More than 600 young men from Salt Lake County made history of sorts Saturday morning as they gathered at the University of Utah for what is thought to be the largest Eagle Scout gathering ever.
They represented the 1,637 teenage boys from the Great Salt Lake Council to earn the Boy Scouts of America's Eagle rank during 1988 - the largest class ever from a single council.Gathered in the U.'s Union building for the "Breakfast For Champions By Champions," the Scouts and their leaders heard praise and got encouragement from Salt Lake Mayor Palmer DePaulis, Gov. Norm Bangerter and Sen. Jake Garn, R-Utah. Though none of the three politicians earned the Eagle rank, they all praised the boys for their perseverance in obtaining the honor.
Eagle Scouts must earn at least 21 different merit badges covering a wide range of topics and complete a major service project to qualify for the award - the highest offered to boys in the Scouting program.
Garn spoke at length about his adventures aboard the space shuttle Discovery and said he was embarrassed at not having earned the Eagle award as a youth. "My only regret as I look out at all of you is that I didn't achieve that distinction. I got to be a Star, but that's as far as it went. It was a failure on my part not to do so.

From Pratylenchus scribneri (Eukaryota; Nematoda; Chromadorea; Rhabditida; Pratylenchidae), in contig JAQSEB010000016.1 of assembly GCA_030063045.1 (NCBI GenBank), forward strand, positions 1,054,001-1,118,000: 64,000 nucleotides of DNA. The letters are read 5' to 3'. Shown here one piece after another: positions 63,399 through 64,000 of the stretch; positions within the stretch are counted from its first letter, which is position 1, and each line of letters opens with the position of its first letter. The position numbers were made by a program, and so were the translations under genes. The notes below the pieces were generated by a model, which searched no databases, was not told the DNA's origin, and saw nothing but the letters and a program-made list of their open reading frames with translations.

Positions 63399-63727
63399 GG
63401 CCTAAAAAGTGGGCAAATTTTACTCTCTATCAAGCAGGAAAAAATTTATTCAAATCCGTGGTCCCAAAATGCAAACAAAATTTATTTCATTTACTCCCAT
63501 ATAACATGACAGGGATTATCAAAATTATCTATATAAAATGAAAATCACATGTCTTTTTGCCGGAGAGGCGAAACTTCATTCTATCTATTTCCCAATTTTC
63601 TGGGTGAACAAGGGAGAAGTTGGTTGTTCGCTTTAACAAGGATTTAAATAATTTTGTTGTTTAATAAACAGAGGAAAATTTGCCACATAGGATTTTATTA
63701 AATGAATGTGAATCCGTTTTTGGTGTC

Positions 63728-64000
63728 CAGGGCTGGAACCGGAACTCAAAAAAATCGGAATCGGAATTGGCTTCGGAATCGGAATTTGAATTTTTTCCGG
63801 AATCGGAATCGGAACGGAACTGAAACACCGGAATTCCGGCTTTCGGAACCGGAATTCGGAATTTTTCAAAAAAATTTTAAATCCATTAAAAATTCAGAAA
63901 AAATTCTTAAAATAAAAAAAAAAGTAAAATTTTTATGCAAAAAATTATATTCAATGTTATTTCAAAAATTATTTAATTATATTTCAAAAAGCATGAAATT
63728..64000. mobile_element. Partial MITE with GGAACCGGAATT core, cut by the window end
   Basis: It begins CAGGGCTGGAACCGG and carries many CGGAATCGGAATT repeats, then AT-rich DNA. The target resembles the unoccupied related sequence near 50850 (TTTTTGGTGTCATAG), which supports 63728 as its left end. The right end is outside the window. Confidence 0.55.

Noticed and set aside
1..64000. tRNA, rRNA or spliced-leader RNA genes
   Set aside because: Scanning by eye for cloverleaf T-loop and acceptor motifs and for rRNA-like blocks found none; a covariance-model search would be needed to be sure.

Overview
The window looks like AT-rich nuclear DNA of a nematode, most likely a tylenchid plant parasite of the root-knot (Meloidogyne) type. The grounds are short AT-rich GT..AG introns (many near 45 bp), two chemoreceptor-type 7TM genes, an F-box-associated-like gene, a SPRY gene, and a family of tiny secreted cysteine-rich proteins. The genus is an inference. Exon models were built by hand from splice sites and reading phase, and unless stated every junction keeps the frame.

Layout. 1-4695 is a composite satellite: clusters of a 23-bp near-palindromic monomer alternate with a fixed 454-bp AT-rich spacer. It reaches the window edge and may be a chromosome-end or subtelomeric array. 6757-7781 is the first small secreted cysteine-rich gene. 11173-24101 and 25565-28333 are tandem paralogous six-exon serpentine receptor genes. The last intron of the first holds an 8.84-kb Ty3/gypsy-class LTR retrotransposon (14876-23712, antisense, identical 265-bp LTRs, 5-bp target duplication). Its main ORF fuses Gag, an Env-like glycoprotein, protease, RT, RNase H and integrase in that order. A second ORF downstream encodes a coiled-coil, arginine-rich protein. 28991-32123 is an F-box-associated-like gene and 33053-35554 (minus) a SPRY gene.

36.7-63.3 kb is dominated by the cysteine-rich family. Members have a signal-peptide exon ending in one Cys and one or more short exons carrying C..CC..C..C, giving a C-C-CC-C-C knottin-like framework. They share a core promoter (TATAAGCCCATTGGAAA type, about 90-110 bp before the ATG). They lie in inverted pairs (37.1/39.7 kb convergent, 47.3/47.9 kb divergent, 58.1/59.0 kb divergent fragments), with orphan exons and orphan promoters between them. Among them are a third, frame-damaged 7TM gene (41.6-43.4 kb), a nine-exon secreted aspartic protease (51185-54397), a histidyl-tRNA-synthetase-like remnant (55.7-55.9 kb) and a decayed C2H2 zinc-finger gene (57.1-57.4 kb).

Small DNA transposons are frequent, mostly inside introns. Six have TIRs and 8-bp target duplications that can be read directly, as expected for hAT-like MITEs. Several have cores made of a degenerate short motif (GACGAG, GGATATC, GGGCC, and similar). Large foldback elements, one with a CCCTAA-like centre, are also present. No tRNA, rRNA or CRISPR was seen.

"And I think it was easier in those days to get your Eagle, because Scouting was the number one activity. We didn't have TV or videos or Nintendo - all the distractions that you boys have."
Garn said the world would be a much better place if everyone would observe the Boy Scout motto to "Be Prepared," and encouraged the boys to continue preparing themselves for future opportunities.
"What an amazing country you live in - where a little boy from Richfield, Utah, who lived in very humble circumstances, could end up being mayor of a great city and then serve in the U.S. Senate. I think how fortunate I am to have the opportunities I've had because I was born in the United States. That's the reason I say be prepared."
With the rapid advance of technology, Garn predicted that many of the boys would someday live on the Moon, visit Mars and orbit the earth in space stations. "There are tens of thousands of jobs out there that haven't even been invented yet. The future is beyond your wildest imagination, and people who are going to go into space in the future won't be the ones that take the easy course."
Bangerter told of serving as a merit badge counselor for personal fitness and having one Scout come to his home repeatedly during one day to complete the ten pullups needed to earn his badge. "I hope that's the kind of perseverance you exemplify. There are times in everyone's life where you just have to make that extra special effort."
DePaulis challenged the boys to make community service a large part of their lives and encouraged each to support the in-school Scouting program for underprivileged youths. The program now serves 400 local youths,and several schools in the area are hoping to initiate it. Proceeds from the breakfast will help fund the in-school program, he said.
Corporate sponsors for the breakfast included Western Savings of Arizona; Van Cott, Bagley, Cornwall and McCarthy; the Deseret News; and Okland Construction Co.